And when I make this banana cake for Larry's fourteenth (Fourteenth!!) birthday, I know I'll just HAVE to try a slice. Just a small one. And the Body of Christ? I'm not planning on giving that up.


On Thursday afternoon Curly's basketball team had an away game at a Catholic school about thirty minutes away. The church was open, so while we were waiting for the game to start, I decided to wander over to take some photos for a Get Thee to the Church post. The Church was beautifully decorated for Christmas, and there was a beautiful creche right in the vestibule. There were a couple of people quietly sitting in the pews, and I hoped it wouldn't bother them if I walked around for a minute or two and took some pictures. I noticed the Easter candle right in front, and wondered why it wasn't off to the side. I figured that maybe there had been a funeral earlier in the day. Just as I was pulling my camera out of its case, some people began bringing wreaths of flowers into the church, and other people all dressed in black began to trickle in as well. I put my camera away and slunk out of the church feeling out-of-place and tacky. So I won't have a Get Thee to the Church post this week, although I was able to snap a picture of their outdoor shrine for Our Blessed Mother before it got dark.

I only wished I had some fresh roses with me to help cheer up those sad-looking ones.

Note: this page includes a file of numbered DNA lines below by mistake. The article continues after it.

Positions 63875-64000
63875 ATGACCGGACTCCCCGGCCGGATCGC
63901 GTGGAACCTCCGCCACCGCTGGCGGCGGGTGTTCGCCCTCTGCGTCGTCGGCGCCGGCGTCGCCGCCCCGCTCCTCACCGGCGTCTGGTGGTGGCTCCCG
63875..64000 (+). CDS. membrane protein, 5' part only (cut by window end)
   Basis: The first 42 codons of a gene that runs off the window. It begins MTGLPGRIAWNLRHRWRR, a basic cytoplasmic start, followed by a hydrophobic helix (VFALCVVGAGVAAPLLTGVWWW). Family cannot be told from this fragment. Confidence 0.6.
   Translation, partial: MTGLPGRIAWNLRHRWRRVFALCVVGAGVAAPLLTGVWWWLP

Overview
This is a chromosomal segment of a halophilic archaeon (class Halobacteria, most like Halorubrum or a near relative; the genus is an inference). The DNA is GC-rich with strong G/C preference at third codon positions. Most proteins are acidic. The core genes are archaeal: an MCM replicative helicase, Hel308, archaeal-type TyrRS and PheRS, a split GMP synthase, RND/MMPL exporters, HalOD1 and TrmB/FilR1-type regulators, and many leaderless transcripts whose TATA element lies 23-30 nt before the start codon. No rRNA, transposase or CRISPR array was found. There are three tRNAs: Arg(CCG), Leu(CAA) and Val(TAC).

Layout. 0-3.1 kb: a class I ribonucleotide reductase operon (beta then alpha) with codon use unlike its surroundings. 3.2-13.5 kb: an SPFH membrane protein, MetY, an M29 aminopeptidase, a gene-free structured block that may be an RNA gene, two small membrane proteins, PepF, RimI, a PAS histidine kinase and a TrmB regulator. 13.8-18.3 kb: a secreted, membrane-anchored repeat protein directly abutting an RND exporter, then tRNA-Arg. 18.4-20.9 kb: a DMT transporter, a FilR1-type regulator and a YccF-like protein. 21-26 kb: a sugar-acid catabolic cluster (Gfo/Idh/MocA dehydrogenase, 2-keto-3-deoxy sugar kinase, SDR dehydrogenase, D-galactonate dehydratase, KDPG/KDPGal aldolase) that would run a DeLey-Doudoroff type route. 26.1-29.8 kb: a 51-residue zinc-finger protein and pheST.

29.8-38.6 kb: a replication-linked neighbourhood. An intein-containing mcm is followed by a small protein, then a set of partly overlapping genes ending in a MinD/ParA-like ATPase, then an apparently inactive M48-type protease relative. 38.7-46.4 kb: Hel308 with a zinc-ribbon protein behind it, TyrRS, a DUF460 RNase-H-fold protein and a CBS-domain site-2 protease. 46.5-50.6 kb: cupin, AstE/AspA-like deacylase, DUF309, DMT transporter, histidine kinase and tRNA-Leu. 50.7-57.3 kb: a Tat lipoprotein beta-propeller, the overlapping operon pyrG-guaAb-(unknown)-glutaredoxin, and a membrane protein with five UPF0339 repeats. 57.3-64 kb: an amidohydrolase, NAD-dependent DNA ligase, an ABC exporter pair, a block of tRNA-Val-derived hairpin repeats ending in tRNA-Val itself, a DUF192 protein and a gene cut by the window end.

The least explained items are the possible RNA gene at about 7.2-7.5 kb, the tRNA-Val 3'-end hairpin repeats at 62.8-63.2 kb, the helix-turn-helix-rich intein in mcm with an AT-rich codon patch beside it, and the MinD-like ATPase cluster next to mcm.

I don't often tell people about my dreams, mostly because I don't remember them. There was one I had earlier this week that stuck with me, though:

I'm in a room--in a school, I think--and a tiny girl toddles past the doorway wearing a white dress. I step into the hallway, and notice that behind her is a seemingly endless stream of people; a procession of some kind. In front are little children, some so young they're just learning to walk. As the parade passes, the people in it are steadily older: young children, then teenagers, then adults; and the last people to walk past are elderly and need to lean on one another for support. Some appear to be married couples and are holding hands. Some are carrying flags, and all seem very excited about wherever they were going. Everyone is smiling, some are singing, others are talking excitedly among themselves. All of the people in the procession, from the little toddlers to the senior citizens, have Down's Syndrome.

It was both strange and beautiful-- I don't think my dreams mean anything most of the time, but I'm wondering if there was a message in this one. Any thoughts?

Last night I dreamed a big production company asked me to audition to play Nellie in South Pacific. I have no acting experience, mind you. I showed up and wowed everyone with a fabulous rendition of "Honey Bun" and they instantly loved me.

Check out Conversion Diary for more Quick Takes!


  1. My church is going to have a separate line for the gluten-free wafers.... Ummmm A) that is the tiniest little wafer and B) if these people really believed in what they were putting on their tongue, why would they feel compelled to lobby for a gluten-free option?

    Good for you!

  2. Thanks! I've heard of people leaving the Church because they weren't offer a gluten-free Host. It's my understanding that the Eucharist must be made from wheat, according to Church doctrine, and in order to make it gluten-free they'd have to make it from something else. I could be wrong, though; and if the Eucharist looks and tastes like bread, I'd think it would probably act like it once it was in your system. I don't know. Anyway, my other option would be to opt only for the blood, but that isn't always offered.

  3. I am sorry to hear about your diet restrictions.

    I would not like live without bread or beer...

    And definitely could not live without the Body of Christ.